It costs $200000 to raise a child

Factbox measuring the worlds islamic financial centers

´╗┐DUBAI Competition is escalating between global financial centers - particularly London, Dubai and Kuala Lumpur - to attract Islamic financial business, as the industry grows faster than conventional finance. Following is a comparative summary of the Islamic finance sectors in the three centers. LONDON Islamic banking assets: $19 billion. Number of banks: over 20 institutions offer sharia-compliant financial services, including six full-fledged Islamic banks. Sukuk issuance: over $34 billion raised through 49 issues on London Stock Exchange since 2009. Scholarship: 60 institutions offer Islamic finance courses and 22 universities have similar degrees. Strategic strengths: Huge and liquid conventional markets; widely respected legal system. Strategic weakness: Lack of natural Islamic hinterland.

DUBAI Islamic banking assets: $75 billion in retail banking assets across United Arab Emirates in 2011. Number of banks: seven Islamic retail banks in UAE. Sukuk issuance: $12.1 billion now listed on Dubai exchanges.

Scholarship: The UAE has 31 institutes and 9 universities offering Islamic finance education; the government has also launched the Dubai Centre For Islamic Banking and Finance. Strategic strengths: Top banking center for Gulf Arab region; entrepreneurial culture; state-run firms which are regular sukuk issuers. Strategic weakness: Relatively untested as regulatory center. KUALA LUMPUR

Islamic banking assets: $135 billion. Number of banks: 16 Islamic banks. Sukuk issuance: Outstanding sukuk totaled $148 billion in 2012. Scholarship: 50 institutions offering industry courses and 18 universities offering degrees. Strategic strengths: Islamic hinterland in southeast Asia; reputation for strong regulation. Strategic weakness: Financial markets more focused on domestic business than Dubai and London. Sources: Islamic Finance Development Indicator; Ernst & Young; local stock exchanges and central banks.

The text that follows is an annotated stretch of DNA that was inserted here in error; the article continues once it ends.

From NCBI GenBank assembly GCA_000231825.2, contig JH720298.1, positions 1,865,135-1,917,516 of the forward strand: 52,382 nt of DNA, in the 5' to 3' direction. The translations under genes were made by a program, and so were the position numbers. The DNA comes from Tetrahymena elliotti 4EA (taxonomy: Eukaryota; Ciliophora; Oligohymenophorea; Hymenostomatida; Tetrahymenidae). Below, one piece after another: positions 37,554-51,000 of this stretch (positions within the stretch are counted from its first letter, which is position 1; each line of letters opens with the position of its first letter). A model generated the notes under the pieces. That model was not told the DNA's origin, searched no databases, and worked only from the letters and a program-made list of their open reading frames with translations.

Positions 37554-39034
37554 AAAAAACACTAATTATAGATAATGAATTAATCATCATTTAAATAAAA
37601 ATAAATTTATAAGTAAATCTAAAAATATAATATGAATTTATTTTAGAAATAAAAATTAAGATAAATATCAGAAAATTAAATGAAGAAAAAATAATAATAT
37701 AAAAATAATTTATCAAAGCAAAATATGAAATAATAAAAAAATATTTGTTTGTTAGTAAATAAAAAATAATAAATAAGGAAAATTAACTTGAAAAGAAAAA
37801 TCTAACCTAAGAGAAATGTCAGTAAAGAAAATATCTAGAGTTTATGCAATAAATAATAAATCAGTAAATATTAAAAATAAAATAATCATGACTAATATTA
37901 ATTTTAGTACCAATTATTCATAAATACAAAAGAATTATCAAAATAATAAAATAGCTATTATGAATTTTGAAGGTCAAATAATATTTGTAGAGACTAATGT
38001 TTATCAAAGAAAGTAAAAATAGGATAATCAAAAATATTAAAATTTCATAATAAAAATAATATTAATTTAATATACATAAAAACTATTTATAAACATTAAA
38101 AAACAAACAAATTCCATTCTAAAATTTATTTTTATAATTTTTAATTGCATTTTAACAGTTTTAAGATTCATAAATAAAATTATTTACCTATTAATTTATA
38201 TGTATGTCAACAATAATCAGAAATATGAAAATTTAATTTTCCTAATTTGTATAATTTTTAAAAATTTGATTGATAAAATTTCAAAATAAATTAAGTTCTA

Hidden credit card perks can save shoppers

´╗┐Want to save a few quick bucks on your holiday shopping? Your credit card may offer some little-known perks that could save you money both upfront and after the purchase. Of the 100 most popular credit cards, 81 offered some kind of extended warranty, according to a study released on Wednesday from, a card rating website run by (RATE. N). Just over half had purchase security, useful if your item is lost or stolen and the retailer or shipping company does not make good on the loss. Forty-seven cards had price protection, meaning the credit card issuer will match the price if it drops within a certain amount of time, and 26 guaranteed returns even when the merchant does not. Of the cards studied, 17 offered all four of these protections. To take advantage, you first have to know what is available on your card. Then you have to jump through the many required hoops.“These perks can really help in certain circumstances, but most people don’t know that they are there to be taken,” said Matt Schulz, senior industry analyst at He added that the credit card issuers declined to provide usage numbers for his study. One quick way to check if your card has hearty protections is to look at the bottom right-hand corner, said Sean McQuay, credit card expert at A Visa card with the “Signature” or “Infinite” tag will likely have the best protections. For MasterCard, look for “World Elite.”American Express and Discover offer the same protections at all levels, McQuay said.